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DHS issues revised “Real ID” regulations

The Department of Homeland Security has released revised “Real ID” regulations — 284 pages long. While according to government jargon these are the “final” regulations, the first deadline for compliance has now been pushed back to December 31, 2009, so there’s still plenty of opportunity for Congress to act and change things.

Their press release now spins the system as “preventing document fraud”, and talks more about the costs of identity theft than it does about terrorism — pretty amusing in light of Privacy Rights Clearinghouse’s Real ID Act will increase exposure to identity theft. It also trumpets substantial cost savings, which it attributes primarily to revisions giving the states “greater flexibility in issuing licenses to older Americans”. Flexibility is a good thing, but it’ll be interesting to see what new holes they’ve introduced for terrorists and identity thieves to exploit.

I’ve blogged in the past on this issue on the Stop “Real ID” Now! blog, and will be updating it with links to analyses from the press and civil liberties organizations as they come out.


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Poisoning squirrels in the repository

Slashdot’s linked to a bunch of good stories on computer security recently. Squirrelmail repository poisoned has the catchiest title, and plus it’s about squirrels, so it goes first.

What happened was that an intruder got into the site where you download Squirrelmail, and introduced a very subtle change in the code that would allow somebody who know about it (the intruder or anybody he/she told or sold the secret to) to “an arbitrary code execution risk” aka “pwning” both of which are security speak for “doing whatever you want to on the system”.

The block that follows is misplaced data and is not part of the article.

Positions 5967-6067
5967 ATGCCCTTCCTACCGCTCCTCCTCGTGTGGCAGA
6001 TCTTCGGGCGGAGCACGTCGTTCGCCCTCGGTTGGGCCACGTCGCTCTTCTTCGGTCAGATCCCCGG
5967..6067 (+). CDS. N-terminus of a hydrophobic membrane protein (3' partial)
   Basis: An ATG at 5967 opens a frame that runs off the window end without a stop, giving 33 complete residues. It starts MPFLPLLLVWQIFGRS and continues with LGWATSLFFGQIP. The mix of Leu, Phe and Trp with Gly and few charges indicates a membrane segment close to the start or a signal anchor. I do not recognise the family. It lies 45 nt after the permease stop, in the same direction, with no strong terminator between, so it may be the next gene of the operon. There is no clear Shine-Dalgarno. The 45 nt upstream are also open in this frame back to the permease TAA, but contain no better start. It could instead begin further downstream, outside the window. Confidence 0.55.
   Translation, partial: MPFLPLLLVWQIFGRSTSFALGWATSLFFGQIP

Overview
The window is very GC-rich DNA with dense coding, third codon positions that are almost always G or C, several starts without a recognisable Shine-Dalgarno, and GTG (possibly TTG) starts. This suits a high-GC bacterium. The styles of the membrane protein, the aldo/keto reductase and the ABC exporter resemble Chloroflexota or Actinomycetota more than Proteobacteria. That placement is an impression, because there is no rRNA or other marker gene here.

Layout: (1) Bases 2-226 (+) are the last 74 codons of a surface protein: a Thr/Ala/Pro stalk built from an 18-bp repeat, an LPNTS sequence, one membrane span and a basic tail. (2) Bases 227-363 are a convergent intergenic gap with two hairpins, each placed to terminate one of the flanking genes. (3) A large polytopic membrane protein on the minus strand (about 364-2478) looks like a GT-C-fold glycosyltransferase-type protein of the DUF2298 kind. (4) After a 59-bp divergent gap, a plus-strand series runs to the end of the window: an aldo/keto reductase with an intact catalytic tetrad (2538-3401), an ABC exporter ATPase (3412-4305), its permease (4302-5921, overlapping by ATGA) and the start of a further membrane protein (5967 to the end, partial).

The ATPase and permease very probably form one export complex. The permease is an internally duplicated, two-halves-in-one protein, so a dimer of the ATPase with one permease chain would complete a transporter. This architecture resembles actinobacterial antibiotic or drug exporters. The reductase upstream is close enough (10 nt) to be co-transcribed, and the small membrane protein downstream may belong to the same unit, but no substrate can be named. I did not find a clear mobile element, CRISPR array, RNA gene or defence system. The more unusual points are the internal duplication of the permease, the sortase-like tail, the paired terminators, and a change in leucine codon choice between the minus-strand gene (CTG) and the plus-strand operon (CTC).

YOW! Dreamhost, my ISP, provides a nice one-click install for Squirrelmail (“webmail for nuts!”) and I use it on a couple of my domains. Maybe somebody’s used this to hack in — and that’s why my colors keep intermittently changing from pink to blue! Hmm, well, probably not … although other than the unsatisfyingly generic “intermittent software bug” it’s the best explanation so far.

Imagine, though, that this was a political candidate’s blog; and that the hack gets exploited to delete a random 10% of mail from potential supporters and voters. This might not get noticed for a while … and if it went on long enough, it could easily lead to enough impact to swing a close election. Or suppose there’s a mass-mailing from the account to everybody in the district the day before the election: “This account has been hacked, can you really trust this bozo?” Hmm. Talk about your social engineering attacks.

It’s also another interesting example of the “security as a social science ” theme — and more specifically, the process issues for web services that came up in How’d that get through QA? Something that’s really encouraging here is that in both cases the software providers did exactly the right thing here, including being transparent about what had happened — Squirrelmail’s blog shows how quickly they reacted, announcing immediately and getting the fix out within a day.

social computing
social sciences

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